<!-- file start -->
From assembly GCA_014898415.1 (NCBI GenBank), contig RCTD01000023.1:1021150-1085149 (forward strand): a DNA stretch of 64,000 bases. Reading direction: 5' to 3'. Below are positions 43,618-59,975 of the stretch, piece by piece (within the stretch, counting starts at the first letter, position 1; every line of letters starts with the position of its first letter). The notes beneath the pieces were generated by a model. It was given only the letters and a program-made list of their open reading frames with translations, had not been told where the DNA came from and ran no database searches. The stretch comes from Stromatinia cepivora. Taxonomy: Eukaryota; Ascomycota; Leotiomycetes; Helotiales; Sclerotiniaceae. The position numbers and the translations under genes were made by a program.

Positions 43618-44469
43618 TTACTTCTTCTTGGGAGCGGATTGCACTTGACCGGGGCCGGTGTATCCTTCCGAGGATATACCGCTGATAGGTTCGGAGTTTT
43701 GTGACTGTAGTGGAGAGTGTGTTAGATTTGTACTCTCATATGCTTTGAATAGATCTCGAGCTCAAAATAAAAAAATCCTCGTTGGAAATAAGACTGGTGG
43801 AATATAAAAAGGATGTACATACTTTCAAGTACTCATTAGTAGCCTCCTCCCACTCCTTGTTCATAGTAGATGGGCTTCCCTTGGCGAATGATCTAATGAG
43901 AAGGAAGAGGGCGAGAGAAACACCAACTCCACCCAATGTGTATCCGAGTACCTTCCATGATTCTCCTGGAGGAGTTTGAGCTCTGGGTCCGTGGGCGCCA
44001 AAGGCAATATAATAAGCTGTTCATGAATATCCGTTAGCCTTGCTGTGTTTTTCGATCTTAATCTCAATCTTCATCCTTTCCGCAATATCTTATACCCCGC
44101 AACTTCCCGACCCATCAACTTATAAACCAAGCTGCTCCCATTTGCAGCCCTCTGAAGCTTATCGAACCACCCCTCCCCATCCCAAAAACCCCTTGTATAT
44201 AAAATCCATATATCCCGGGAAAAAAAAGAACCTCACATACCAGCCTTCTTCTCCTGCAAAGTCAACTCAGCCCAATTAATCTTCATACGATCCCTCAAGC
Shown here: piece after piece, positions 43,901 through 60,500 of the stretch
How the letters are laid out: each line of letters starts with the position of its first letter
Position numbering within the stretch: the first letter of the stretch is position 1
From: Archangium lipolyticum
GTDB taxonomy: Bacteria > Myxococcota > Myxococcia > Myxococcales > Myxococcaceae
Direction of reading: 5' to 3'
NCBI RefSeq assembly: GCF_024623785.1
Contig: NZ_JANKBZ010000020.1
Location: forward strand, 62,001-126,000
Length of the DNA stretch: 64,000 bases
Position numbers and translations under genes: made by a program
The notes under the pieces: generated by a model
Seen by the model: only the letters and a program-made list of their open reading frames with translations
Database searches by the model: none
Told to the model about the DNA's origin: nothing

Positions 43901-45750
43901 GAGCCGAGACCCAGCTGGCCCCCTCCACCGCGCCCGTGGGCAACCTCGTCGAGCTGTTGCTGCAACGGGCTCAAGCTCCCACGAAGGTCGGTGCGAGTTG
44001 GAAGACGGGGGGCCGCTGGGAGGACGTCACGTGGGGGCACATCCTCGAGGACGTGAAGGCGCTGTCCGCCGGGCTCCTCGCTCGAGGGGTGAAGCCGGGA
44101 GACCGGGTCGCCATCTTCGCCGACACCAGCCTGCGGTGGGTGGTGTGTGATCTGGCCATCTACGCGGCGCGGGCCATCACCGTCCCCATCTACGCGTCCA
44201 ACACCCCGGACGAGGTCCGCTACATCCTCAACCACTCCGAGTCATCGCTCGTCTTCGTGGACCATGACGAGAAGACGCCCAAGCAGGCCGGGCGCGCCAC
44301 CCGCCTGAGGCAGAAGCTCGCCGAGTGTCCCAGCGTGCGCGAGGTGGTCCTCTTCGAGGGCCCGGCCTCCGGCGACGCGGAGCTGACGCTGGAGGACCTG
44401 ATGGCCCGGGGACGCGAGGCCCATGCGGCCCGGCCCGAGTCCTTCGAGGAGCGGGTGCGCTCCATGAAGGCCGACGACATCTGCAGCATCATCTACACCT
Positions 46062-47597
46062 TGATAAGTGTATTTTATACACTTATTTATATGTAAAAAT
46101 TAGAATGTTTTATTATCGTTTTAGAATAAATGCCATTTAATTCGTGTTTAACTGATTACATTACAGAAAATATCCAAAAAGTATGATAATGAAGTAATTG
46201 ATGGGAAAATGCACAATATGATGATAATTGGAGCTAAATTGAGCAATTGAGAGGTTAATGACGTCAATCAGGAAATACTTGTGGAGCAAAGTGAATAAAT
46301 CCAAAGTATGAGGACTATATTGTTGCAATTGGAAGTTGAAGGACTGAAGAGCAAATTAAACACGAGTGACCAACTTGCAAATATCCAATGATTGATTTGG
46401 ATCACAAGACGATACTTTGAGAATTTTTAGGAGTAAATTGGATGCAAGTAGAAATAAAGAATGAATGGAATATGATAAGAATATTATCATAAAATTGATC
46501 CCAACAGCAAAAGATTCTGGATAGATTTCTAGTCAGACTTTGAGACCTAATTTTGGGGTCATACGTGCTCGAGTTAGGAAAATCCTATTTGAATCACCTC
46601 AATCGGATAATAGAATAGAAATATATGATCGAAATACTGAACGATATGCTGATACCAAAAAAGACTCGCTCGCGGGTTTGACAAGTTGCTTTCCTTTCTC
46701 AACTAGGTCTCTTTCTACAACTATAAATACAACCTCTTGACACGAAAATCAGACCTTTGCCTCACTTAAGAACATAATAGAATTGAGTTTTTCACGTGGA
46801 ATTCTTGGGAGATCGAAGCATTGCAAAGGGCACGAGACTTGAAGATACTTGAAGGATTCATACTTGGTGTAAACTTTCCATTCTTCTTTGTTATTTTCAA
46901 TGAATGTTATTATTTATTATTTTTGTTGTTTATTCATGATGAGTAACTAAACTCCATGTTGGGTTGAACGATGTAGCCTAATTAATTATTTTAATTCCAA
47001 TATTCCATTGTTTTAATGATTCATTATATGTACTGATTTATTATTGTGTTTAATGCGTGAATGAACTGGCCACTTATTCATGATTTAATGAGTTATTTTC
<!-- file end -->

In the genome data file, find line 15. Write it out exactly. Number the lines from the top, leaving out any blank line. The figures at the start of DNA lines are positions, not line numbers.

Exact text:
Direction of reading: 5' to 3'